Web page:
Also heading to Europe, Mr. Jang and his men are preparing to take out the monster they created and reclaim the rest of the CPH4 that is the future of their drugs business. The mules are captured by authorities and transferred to Paris where the drugs will be removed.

On the flight to Paris, Lucy suffers the effects of CPH4 starvation. To reverse the process, she takes more of the drug but passes out and is captured by the Parisian police. Sedated to a point that should have kept her under for an extended period of time, her heightened state allows her to wake up after a few minutes. She then collects the drugs and convinces Captain Pierre Del Rio (Amr Waked) to come with her.

Having limited time, Lucy meets with Norman who has collected a number of scientists to witness her and consider the options. Lucy decides that she needs to use the rest of the CPH4 to complete her transformation and pass the knowledge she gains back to the scientists. At the same time, the French police will try to hold off Jang and his men. The question being, will the transformation complete before Jang gets his revenge, and what will Lucy become when her brain is at full capacity?

Luc Besson has written and directed a number of films that live on my list of favorites. “The Fifth Element,” “La Femme Nikita” and “Léon: the Professional” are three, listed in descending order based on the number of times I’ve rewatched them. “Lucy” is unlikely to make that list.

As an experiences science fiction consumer, I’m accustomed to overlooking certain scientific failures. Some may argue this shouldn’t be necessary, but too often it is. Making it through Lucy requires accepting that in the world of this film, humans really do only use ten percent of their brain. Plus, knowledge in and of its self grants control. With a sufficient level of perception, you will inherently how to manipulate. Accepting these two fallacies to allow the story to continue didn’t make the film any easier to watch.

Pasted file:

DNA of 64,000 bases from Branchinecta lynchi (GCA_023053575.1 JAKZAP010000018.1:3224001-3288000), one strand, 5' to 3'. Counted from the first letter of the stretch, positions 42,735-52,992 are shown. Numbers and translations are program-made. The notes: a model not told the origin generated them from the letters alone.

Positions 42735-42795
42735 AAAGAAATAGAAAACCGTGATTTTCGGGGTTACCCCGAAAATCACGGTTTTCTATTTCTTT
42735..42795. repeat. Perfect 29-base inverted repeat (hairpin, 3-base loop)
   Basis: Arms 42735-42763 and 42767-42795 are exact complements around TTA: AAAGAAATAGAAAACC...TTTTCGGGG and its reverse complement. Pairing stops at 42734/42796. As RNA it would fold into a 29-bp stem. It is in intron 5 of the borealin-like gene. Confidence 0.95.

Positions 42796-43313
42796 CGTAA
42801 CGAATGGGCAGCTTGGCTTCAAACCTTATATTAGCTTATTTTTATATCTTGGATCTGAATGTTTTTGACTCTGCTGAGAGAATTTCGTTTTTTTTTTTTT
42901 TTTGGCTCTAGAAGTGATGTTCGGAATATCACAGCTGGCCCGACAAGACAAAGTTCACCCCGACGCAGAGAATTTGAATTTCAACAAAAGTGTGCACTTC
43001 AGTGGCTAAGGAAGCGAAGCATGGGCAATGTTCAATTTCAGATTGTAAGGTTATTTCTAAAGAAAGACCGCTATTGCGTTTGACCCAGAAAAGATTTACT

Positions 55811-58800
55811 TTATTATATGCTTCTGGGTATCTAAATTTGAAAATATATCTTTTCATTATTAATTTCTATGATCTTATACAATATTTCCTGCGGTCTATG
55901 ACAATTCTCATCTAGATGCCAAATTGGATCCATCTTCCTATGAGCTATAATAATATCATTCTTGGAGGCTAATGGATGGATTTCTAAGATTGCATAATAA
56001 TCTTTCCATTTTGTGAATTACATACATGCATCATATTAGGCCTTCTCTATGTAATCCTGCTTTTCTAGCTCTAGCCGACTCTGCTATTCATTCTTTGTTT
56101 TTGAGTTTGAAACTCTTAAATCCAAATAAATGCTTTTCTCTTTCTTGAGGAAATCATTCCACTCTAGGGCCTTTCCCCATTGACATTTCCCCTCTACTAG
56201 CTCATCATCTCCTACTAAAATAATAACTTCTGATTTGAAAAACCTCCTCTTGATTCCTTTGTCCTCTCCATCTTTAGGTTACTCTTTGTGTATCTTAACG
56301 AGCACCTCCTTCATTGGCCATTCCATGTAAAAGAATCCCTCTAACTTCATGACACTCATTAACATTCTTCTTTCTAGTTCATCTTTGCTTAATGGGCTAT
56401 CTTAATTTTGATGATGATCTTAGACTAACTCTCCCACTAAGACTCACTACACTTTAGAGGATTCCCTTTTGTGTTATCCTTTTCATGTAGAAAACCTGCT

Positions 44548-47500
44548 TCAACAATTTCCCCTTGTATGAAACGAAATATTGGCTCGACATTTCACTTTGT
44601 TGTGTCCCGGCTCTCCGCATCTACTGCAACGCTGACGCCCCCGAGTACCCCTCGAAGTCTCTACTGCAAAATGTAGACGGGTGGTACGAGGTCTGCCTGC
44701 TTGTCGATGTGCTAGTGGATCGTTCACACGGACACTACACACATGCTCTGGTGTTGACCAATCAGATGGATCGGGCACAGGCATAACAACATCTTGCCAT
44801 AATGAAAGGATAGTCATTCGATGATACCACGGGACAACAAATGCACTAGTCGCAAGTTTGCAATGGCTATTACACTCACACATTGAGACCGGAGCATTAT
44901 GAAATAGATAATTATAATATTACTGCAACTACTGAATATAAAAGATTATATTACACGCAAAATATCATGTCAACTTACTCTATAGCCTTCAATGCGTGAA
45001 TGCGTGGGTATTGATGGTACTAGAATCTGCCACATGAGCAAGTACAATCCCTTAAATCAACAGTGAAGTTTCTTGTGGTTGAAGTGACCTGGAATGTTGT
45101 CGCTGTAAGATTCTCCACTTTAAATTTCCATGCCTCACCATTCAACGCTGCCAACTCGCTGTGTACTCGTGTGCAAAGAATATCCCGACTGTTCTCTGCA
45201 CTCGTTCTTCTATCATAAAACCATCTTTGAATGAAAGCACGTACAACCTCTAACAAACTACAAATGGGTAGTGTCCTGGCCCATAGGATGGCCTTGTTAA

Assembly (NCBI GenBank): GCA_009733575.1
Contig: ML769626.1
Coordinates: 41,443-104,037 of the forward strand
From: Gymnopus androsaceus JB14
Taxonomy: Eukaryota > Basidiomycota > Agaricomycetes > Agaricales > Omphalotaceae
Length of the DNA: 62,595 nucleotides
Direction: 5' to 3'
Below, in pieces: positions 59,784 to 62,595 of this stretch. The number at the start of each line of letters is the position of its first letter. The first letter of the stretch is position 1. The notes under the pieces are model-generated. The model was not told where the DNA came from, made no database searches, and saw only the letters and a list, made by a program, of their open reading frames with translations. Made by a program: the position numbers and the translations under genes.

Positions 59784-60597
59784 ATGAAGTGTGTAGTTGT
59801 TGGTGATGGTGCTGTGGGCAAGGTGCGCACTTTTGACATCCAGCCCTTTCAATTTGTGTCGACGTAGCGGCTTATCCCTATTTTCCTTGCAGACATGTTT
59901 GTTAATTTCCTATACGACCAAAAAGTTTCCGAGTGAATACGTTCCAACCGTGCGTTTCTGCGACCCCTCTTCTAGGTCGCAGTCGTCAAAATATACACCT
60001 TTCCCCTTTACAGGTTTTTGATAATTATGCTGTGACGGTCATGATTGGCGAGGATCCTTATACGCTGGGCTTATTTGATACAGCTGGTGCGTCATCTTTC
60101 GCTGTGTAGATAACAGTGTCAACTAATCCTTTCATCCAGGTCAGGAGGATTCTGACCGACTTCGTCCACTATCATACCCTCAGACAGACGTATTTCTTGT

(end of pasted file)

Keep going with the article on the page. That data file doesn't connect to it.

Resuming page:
While occasionally laugh inducing, the nature interludes sprinkled through the film were on the verge of childish. Much of the film felt like Besson screaming “look how clever I am” to the audience. An obvious point like Lucy sharing a name with the famous Australopithecus aferensis skeleton would have been better left a subtle point, not something Richard needed to say out loud.

Johansson was more convincing as the frightened and clueless early Lucy than the all-knowing, inhuman super Lucy. The focus of her character’s transformation seemed to be distraction. That distraction seemed to be the only thing to explain why she didn’t just put everyone to sleep and do what she wanted to do without a violent climax. It didn’t work, and the climax felt so staged and false that I just wanted it to be over to see if the punchline could save the rest of the film.

I went in to “Lucy” hoping to see another good Besson film. I was hoping a good film would reward turning my brain off for a few minutes. I will have to wait for some other Besson film to live up to that expectation.